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Just when I haven't heard about any crazy diets in a while, another new one comes along. Okay, actually this one isn't new. If you read the book on Steve Jobs, you already have heard of this one: the fruitarian diet. This diet consists of 75 percent or more fruit and, depending on the individual's beliefs, may also consist of nuts, seeds, or beans-basically anything that falls off a plant but doesn't harm it as well.

Jobs was known to eat only one or two foods, like carrots or apples, for weeks at a time. Hmmm? Carrots are a vegetable, but I think for the point of this crazy diet it doesn't matter. Actor Ashton Kutcher, who plays Steve Jobs in the upcoming movie Jobs, followed this diet right into the hospital recently. Doubled over in pain with abnormal pancreas levels, Kutcher unfortunately discovered that Jobs might have been brilliant with computers but not nutrition.

The bottom line is that this fad diet is basically another restrictive diet in disguise setting one up for major vitamin and mineral deficiencies. It feels funny, as a registered dietitian, to write about fruit in a negative way, but the truth is that fruit provides only carbohydrates and certain vitamins and minerals. You should definitely aim to get two to four servings of fruit per day, however, it by all means does not provide the full package of nutrients that our bodies need, such as protein and healthy fats.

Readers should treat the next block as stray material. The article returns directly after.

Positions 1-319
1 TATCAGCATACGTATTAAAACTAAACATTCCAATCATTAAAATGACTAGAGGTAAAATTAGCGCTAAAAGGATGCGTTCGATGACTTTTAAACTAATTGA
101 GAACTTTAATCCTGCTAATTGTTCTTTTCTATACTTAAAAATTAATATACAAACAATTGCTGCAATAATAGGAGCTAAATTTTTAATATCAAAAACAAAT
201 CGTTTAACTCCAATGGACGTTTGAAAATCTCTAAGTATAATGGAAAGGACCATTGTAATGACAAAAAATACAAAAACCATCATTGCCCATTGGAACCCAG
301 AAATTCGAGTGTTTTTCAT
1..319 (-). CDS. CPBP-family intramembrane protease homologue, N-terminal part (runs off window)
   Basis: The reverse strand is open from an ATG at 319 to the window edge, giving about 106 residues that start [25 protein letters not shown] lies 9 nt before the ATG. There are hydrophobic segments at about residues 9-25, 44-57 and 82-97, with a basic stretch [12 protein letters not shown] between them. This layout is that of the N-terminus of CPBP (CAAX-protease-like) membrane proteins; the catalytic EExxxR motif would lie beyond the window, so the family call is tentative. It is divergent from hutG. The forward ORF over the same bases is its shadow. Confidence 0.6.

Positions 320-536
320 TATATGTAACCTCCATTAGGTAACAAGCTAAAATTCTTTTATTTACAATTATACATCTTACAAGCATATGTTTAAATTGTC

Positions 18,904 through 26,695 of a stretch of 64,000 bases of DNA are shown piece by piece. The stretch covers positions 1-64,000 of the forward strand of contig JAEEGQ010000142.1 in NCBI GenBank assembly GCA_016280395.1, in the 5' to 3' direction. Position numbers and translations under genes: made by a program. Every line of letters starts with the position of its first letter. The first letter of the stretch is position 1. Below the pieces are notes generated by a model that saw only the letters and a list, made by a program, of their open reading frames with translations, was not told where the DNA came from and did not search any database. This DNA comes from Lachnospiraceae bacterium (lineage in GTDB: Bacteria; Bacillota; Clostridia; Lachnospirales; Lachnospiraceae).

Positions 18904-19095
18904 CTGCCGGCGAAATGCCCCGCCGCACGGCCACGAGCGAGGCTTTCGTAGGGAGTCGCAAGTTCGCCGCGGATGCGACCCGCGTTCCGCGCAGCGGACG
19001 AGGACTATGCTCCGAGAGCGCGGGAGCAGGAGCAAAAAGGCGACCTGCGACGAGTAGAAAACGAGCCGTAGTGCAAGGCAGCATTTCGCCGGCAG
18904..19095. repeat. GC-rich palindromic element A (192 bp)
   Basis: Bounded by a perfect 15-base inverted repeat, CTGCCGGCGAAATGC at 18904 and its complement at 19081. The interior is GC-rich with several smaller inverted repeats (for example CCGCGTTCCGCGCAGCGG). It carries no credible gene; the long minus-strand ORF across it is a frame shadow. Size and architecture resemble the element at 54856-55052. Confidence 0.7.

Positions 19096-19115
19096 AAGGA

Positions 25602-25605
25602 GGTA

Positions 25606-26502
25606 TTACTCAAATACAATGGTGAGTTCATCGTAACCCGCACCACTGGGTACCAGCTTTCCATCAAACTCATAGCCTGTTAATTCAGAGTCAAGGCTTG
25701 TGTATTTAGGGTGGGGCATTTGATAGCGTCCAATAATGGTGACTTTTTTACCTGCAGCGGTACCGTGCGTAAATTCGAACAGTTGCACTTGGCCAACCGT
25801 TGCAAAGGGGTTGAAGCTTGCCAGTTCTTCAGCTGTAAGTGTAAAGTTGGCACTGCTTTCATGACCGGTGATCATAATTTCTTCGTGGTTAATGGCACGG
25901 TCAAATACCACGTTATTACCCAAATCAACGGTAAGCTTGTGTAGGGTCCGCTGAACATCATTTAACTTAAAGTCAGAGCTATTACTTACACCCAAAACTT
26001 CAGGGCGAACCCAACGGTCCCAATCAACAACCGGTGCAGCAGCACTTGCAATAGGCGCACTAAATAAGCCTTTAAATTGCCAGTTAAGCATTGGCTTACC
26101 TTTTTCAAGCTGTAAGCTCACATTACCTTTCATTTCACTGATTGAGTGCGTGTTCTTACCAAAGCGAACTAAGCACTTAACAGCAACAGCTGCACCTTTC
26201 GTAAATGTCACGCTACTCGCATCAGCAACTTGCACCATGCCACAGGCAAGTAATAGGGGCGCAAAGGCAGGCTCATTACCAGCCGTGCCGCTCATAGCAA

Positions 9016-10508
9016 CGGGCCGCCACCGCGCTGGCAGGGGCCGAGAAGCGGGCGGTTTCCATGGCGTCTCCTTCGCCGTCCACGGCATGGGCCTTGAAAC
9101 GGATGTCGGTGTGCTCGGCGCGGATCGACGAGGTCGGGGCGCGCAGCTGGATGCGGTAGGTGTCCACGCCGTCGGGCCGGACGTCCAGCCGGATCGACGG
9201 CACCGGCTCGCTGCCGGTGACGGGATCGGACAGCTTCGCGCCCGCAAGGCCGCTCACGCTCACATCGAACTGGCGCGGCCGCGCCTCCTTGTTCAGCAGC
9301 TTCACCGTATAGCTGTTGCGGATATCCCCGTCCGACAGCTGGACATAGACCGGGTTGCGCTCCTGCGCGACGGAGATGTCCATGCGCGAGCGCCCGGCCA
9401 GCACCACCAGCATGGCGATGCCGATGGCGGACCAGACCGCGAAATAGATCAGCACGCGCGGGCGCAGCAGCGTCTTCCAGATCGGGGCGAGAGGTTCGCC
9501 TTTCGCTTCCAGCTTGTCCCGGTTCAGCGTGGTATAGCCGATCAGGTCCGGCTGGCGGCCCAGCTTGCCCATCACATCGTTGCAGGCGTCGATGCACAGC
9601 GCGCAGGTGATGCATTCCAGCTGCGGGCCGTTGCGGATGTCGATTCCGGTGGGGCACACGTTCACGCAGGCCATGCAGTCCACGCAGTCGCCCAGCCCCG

RELATED: Learn the truth about more celebrity diet trends before you try anything crazy.

The good news though is that Kutcher was not promoting this diet for weight loss. However, that's not to say that perhaps many of his fans might think otherwise. Whenever a celebrity is connected in any way to a diet, the public seems drawn to it and tempted to try it, even if it comes with a "warning label" from nutrition experts.

In my dream world, celebrities will start promoting healthy eating only. They will support gradual weight loss, praise portion control, and stay clear of any diet that eliminates food groups. Fitness will be encouraged, but no one will feel they need to move in with a personal trainer. The media will zoom in on the health benefits they are achieving and not just focus on their speedy weight loss or trip to the hospital. I guess one can dream.

Keri Gans, M.S., R.D., C.D.N., is a registered dietitian, media personality, spokesperson, and author of The Small Change Diet. Gans's expert nutrition advice has been featured in Glamour, Fitness, Health, Self, and SHAPE, and on national television and radio, including The Dr. Oz Show, Good Morning America, ABC News, Primetime, and Sirius/XM Dr. Radio. Follow her on Twitter @kerigans or on Facebook.